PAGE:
Figure 13: Visual comparisons between SeeSR-Turbo and \(\mathtt{AddSR}\). All the results are generate by \(2\) steps. Please zoom in for a better view.

Table 7: Quantitative comparsion between SeeSR-Turbo and \(\mathtt{AddSR}\). All the results are generated by \(2\) steps.
Methods RealLR200
  NIQE\(\downarrow\) MANIQA\(\uparrow\) MUSIQ\(\uparrow\) CLIPIQA\(\uparrow\)
SeeSR-Turbo-2 7.87 0.3503 53.88 0.4634
\(\mathtt{AddSR}\)-2 5.22 0.5908 71.27 0.7508

Figure 14: More visual comparison results. Please zoom in for a better view.

8 Comparison with SeeSR-Turbo↩︎

A very recent SD-based method named SeeSR-Turbo2 has been introduced for blind super-resolution through 2-steps inference. To demonstrate the superiority of our \(\mathtt{AddSR}\), we conduct a comparison between SeeSR-Turbo and \(\mathtt{AddSR}\). The quantitative and qualitative results are shown in Tab. 7 and Fig. 13, respectively. One can see that our \(\mathtt{AddSR}\) surpasses SeeSR-Turbo with significant margins on NIQE, MANIQA, MUSIQ and CLIPIQA. In addition, \(\mathtt{AddSR}\) can generate realistic results by \(2\) steps, while SeeSR-Turbo tends to generate blurry results.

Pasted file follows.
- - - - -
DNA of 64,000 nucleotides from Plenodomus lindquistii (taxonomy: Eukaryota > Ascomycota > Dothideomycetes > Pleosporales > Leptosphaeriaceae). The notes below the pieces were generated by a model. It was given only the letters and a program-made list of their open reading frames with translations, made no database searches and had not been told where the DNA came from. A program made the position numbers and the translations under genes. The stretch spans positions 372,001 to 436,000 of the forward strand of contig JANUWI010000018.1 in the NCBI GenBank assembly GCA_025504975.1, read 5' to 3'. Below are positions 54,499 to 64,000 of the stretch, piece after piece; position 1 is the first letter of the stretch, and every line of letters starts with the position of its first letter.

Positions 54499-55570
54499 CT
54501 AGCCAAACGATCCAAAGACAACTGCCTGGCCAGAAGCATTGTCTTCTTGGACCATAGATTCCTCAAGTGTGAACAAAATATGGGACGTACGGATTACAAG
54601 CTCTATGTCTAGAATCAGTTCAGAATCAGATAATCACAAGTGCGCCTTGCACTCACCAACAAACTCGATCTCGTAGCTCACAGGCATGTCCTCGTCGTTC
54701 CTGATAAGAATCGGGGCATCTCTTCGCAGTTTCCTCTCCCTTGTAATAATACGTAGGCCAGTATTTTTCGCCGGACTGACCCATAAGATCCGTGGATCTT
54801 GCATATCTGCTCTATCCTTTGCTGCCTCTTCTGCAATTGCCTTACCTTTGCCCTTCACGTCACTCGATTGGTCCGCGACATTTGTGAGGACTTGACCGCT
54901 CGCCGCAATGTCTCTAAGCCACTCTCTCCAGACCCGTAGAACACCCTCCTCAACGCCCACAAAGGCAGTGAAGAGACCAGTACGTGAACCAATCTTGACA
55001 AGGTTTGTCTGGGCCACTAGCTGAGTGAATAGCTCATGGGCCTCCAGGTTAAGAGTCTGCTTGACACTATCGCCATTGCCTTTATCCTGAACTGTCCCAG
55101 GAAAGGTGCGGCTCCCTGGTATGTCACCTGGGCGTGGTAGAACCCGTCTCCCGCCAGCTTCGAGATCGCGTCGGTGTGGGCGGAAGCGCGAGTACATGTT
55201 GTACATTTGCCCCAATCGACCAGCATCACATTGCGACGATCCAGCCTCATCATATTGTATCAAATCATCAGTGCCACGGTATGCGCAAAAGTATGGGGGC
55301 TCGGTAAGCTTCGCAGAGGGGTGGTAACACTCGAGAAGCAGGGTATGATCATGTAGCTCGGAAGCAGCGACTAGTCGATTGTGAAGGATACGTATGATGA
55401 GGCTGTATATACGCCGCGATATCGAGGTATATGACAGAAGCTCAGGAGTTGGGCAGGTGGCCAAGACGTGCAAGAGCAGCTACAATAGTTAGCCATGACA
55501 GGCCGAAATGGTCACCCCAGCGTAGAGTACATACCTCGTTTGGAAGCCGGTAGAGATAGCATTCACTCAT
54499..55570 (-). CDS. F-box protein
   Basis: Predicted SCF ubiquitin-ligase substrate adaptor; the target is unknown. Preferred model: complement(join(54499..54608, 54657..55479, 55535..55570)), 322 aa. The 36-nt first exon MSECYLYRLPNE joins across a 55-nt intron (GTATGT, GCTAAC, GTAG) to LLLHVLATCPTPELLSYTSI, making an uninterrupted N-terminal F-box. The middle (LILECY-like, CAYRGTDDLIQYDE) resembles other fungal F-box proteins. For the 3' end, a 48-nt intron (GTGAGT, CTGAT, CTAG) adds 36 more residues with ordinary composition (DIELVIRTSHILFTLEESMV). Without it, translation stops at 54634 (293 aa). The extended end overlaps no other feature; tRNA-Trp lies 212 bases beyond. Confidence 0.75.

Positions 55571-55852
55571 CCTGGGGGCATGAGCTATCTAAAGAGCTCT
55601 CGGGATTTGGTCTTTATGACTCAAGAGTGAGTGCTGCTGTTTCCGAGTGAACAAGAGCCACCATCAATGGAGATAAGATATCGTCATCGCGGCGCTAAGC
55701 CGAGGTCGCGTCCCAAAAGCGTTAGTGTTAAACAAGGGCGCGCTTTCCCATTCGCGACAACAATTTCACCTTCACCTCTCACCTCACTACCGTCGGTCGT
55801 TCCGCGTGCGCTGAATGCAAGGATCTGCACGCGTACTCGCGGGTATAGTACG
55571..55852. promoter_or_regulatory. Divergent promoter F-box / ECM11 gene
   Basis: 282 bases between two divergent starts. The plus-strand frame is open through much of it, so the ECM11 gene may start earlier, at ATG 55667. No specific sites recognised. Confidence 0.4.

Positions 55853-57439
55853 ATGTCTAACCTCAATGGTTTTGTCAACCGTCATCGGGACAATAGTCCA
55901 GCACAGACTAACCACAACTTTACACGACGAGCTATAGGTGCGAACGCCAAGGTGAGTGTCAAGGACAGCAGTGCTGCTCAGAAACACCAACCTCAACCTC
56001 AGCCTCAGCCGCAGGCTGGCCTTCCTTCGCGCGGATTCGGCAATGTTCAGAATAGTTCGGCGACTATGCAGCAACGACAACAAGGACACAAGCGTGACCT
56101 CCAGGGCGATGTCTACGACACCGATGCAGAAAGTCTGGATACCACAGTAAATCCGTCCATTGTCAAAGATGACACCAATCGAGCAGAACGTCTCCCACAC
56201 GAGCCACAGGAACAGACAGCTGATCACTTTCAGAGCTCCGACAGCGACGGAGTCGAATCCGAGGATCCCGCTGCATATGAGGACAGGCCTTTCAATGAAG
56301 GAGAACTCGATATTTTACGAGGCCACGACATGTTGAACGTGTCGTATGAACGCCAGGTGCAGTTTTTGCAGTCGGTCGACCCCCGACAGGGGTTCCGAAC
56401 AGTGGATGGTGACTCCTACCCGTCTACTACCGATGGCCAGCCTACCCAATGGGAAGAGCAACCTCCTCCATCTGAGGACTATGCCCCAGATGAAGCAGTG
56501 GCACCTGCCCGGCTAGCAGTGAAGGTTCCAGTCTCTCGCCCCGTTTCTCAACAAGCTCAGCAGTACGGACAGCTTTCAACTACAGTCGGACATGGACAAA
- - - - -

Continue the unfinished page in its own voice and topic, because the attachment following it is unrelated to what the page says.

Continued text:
9 More Examples↩︎

We provide more visual results in Fig. 14. These examples demonstrate \(\mathtt{AddSR}\) can produce more photo-realistic restored images within \(4\) steps, compared with the SOTA competitors.



  1. Corresponding author. Work done when Rui Xie was an intern at Nanjing University.↩︎

  2. SeeSR-Turbo is open-sourced on March 10th, 2024.↩︎